A U.S. judge urged jurors to resume deliberating Oracle Corp's copyright claims against Google over the Android mobile platform, after they indicated there was unanimous agreement on all but one of the questions they must decide.
"It's worth you going home over weekend," U.S. District Judge William Alsup told the jurors, adding that deliberations in the federal court in San Francisco should continue next week.
Oracle sued Google in August 2010, saying Android infringes on its intellectual property rights to the Java programming language. Google says it does not violate Oracle's patents and that Oracle cannot copyright certain parts of Java, an "open-source," or publicly available, software language.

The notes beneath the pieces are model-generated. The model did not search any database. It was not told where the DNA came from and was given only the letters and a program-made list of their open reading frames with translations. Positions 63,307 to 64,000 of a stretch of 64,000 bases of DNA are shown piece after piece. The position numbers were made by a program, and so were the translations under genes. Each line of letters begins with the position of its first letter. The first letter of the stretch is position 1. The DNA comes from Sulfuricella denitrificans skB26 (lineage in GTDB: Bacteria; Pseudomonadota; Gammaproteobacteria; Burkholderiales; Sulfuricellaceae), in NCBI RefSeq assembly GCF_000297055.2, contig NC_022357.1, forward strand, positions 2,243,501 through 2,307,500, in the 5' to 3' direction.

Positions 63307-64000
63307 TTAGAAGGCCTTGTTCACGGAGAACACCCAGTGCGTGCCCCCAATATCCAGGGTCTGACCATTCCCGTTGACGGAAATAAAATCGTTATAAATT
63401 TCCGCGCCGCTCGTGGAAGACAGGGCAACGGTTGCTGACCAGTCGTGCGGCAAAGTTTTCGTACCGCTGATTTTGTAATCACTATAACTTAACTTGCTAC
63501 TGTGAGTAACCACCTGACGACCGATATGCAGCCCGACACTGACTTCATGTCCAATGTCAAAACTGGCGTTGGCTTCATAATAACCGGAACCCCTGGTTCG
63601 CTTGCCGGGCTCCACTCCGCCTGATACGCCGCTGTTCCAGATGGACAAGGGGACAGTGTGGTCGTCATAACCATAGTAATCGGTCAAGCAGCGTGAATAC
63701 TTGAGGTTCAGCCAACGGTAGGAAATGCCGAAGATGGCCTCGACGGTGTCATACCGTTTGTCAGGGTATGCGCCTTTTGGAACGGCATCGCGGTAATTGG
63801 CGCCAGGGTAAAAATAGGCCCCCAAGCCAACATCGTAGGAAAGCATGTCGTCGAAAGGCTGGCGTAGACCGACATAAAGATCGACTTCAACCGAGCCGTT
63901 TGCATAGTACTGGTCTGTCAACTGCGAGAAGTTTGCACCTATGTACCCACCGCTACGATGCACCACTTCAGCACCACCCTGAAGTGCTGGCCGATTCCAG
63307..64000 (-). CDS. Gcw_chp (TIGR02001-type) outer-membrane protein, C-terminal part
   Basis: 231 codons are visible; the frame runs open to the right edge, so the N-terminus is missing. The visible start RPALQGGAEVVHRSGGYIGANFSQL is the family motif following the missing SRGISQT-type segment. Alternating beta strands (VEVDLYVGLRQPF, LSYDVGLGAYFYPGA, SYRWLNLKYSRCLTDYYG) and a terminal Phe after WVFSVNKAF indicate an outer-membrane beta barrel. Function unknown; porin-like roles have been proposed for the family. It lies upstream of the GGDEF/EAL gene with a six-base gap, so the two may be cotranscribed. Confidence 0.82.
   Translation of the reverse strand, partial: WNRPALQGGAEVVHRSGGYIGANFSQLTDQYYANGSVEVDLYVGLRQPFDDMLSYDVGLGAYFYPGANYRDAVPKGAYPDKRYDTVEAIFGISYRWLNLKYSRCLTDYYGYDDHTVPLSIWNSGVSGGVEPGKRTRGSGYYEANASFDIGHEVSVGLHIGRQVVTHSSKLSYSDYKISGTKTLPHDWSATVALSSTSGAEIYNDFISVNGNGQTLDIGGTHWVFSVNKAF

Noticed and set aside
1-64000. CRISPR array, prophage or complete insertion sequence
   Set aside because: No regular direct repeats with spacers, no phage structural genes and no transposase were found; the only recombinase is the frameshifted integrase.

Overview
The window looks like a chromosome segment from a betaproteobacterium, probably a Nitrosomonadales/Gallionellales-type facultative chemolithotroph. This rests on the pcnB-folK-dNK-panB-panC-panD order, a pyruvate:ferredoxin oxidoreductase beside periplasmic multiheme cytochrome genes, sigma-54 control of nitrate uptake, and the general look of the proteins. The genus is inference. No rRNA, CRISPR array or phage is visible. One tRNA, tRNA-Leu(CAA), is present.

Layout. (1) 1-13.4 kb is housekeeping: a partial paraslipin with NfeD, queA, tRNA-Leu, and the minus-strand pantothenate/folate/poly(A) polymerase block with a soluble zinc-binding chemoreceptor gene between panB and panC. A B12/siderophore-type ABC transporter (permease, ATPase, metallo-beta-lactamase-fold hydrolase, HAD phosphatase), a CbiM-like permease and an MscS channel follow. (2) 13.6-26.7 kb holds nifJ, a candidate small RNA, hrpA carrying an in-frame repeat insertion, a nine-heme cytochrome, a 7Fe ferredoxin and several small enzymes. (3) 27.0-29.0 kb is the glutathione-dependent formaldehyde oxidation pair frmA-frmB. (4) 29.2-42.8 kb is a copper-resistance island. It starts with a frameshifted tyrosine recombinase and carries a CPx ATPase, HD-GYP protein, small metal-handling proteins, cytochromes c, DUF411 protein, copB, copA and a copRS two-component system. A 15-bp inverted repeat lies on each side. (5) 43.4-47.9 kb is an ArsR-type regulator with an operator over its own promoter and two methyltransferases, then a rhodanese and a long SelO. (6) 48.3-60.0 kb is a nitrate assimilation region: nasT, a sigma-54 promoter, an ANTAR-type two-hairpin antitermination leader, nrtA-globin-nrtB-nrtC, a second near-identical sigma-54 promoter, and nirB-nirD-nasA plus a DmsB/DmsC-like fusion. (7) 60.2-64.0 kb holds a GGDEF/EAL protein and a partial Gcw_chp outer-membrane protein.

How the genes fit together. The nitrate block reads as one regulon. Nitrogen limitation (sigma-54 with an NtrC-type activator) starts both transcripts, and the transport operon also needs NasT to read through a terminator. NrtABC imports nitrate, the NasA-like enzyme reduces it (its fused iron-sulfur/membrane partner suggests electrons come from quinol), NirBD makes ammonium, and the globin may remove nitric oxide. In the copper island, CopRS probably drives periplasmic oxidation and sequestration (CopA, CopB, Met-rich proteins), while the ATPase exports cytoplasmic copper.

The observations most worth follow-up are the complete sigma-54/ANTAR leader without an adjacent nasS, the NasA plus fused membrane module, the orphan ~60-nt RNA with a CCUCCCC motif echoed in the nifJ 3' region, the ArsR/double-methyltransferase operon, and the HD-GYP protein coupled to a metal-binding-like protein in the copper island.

Alsup had been prepared to allow the jury to deliver a partial verdict on Friday. But he changed his mind after one juror said others on the panel thought further deliberations might be useful.
"We should take advantage of that hope," Alsup said.
The trial has been divided into three phases: copyright liability, patent claims, and damages. It began in April and was expected to last at least eight weeks.
If the jury cannot agree on one question, Alsup has indicated he would allow them to deliver a partial verdict and move on to hear evidence in the patent phase of the case. Another jury may then have to resolve the unanswered copyright question on a retrial.
The case in U.S. District Court, Northern District of California, is Oracle America, Inc v. Google Inc, 10-3561.
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